This is the 14th year the peer-reviewed Journal, published annually by NIC, continues its tradition of disseminating empirically based research and commentaries about quality and progressive practices in the seniors housing and care industry. The authors of the Best Research Award paper received a $2,500 total cash prize sponsored by GE Capital, Healthcare Financial Services.

Linda Hollinger-Smith, RN, Ph.D., FAAN, Mather LifeWays Institute on Aging, serves as managing editor of the Journal. The Journal’s editors are Joan Hyde, Ph.D., Gerontology Institute, University of Massachusetts/Boston; David A. Lindeman, Ph.D., Center for Technology and Aging, Center for Innovation and Technology in Public Health; and Margaret A. Wylde, Ph.D., ProMatura Group LLC.

In addition to the winning paper, a special commendation was given to the paper “Valuation of Real Estate within Senior Living Facilities” by William “Trey” Beazley III, MAI, Steven Sparks, MAI, and Michael Bates, MAI, ASA. The article builds on growing market knowledge and provides a quantitative analysis to support reasonable allocations of the real estate component of various seniors housing properties.

NIC offered a New Investigator Award for the second year in a row, presented to researchers in graduate school or who have recently graduated,” said Robert G. Kramer, president of NIC. “We’re pleased to have an opportunity to recognize up-and-coming leaders in the industry.” This year’s New Investigator Award was given to Mary E. Byrnes for her paper “Moving Behaviors of Very Low-Income Inner-City Older Adults.”

The other papers included in this year’s Journal are: “Board Members: Are You Making Decisions in a Vacuum?,” “The Emerging Role of Health Care Supervisors in Assisted Living,” “Impact of Housing Type on Nutritional Status and Oral Health of Rural Older Adults Residing in the Midwestern United States,” “Evaluation of a Culture Change-Focused Learning Circle Program in a Long-Term Care Setting,” “Satisfaction with Your New Home: Advantages and Disadvantages to Living in a CCRC,” “The Market for Independent Living: Understanding Drivers of Demand,” “Personal Emergency Response Services: Do the Benefits Justify the Cost in Seniors Housing and Care Properties?,” “Without Walls: Helping Older Adults Age Well in Their Own Communities,” and “Empowering Direct Care Workers: Lessons Learned from the GREEN HOUSE Model.”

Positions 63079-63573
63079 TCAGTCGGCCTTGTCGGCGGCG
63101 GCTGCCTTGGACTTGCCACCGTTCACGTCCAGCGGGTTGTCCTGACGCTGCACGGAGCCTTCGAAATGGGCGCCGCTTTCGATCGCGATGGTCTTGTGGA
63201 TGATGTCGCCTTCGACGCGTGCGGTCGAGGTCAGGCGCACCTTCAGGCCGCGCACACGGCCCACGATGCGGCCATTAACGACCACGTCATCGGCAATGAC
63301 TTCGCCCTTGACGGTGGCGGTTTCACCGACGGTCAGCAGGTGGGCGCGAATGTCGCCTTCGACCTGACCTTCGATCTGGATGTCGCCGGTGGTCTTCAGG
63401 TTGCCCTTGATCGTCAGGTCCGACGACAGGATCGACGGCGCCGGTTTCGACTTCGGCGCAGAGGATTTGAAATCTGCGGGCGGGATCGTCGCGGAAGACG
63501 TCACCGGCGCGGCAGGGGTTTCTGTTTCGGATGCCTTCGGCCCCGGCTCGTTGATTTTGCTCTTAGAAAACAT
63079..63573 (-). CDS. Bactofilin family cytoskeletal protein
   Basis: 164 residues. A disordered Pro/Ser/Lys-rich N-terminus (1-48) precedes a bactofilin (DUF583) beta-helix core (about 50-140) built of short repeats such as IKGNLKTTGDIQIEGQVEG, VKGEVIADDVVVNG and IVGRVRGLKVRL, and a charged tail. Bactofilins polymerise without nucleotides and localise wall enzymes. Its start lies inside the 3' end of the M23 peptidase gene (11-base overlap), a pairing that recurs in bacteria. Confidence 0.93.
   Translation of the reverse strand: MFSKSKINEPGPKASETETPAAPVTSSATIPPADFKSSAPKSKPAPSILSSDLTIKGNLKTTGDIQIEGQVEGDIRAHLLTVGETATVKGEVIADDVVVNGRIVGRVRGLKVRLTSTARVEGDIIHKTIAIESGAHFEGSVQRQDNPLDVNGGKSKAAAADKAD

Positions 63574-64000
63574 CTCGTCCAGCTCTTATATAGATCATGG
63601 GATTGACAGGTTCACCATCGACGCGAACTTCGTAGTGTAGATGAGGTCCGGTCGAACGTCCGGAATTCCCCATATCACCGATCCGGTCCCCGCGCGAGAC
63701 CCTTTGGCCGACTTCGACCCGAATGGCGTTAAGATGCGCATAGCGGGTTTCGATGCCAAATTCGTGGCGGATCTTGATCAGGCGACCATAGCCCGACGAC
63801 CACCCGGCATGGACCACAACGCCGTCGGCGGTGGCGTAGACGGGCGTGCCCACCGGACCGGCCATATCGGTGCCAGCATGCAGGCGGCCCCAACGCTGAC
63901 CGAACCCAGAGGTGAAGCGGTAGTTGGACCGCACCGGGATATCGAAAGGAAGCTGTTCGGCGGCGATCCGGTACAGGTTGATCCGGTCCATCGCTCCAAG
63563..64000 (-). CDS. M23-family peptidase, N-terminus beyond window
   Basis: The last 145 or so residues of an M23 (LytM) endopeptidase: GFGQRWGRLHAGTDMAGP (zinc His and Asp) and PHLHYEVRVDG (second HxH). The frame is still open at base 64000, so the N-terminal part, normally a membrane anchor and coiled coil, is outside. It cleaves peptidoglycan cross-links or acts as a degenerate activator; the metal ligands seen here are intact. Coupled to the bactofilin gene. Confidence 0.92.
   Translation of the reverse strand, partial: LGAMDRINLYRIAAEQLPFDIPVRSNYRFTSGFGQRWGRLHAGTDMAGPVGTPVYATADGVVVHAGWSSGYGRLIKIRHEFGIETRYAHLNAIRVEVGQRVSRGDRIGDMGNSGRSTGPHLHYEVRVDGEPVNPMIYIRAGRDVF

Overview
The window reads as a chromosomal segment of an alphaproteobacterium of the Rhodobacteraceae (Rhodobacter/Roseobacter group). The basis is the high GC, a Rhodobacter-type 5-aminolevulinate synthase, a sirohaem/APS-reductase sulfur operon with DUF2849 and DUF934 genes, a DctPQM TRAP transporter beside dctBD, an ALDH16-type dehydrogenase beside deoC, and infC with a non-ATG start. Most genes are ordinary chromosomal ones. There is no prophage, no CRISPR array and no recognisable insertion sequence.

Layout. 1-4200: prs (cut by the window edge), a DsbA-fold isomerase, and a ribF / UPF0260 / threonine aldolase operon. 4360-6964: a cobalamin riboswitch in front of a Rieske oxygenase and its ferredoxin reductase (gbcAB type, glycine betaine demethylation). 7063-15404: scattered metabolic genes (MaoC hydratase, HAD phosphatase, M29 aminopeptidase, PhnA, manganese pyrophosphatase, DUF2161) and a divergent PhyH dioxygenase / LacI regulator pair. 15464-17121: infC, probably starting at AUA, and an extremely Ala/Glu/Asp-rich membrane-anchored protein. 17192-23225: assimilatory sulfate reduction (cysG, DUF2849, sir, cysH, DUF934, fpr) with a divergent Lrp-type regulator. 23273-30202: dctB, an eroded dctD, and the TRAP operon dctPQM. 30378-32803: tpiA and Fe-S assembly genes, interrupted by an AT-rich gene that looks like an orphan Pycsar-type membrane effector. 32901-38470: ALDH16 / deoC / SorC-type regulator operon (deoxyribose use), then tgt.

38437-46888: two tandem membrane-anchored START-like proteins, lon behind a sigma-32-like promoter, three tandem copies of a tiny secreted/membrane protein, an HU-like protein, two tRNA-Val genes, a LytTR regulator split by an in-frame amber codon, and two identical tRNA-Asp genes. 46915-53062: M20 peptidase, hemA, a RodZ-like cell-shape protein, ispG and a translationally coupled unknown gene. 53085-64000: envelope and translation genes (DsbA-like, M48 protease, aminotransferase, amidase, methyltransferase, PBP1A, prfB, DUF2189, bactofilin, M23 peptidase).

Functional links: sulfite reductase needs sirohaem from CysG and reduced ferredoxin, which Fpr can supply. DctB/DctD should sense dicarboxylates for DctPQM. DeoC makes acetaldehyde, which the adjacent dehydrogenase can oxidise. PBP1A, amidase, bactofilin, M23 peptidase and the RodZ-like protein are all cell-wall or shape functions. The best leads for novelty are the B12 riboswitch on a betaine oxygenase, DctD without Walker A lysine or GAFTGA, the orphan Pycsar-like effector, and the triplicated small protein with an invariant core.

Copies of the 2011 Seniors Housing & Care Journal are available through NIC for $95. Limited quantities of the Journal from previous years are also available. To order, visit or call NIC at (410) 267-0504.

About NIC

For 20 years, the National Investment Center for the Seniors Housing & Care Industry (NIC) has been committed to advancing the quality of seniors housing and care by facilitating informed investment decisions for investors, lenders, owners, operators and developers through groundbreaking research, actionable data and dealmaking events. NIC is the leading provider of historical and trend data on the industry through its NIC MAP® Data and Analysis Service that tracks more than 12,000 properties on a quarterly basis in the 100 largest metropolitan markets. Proceeds from its annual conference and other events are used to fund data and research on issues of importance to lenders, investors, developers, operators, and others interested in meeting the housing and care needs of America’s seniors. For more information, visit or call (410) 267-0504.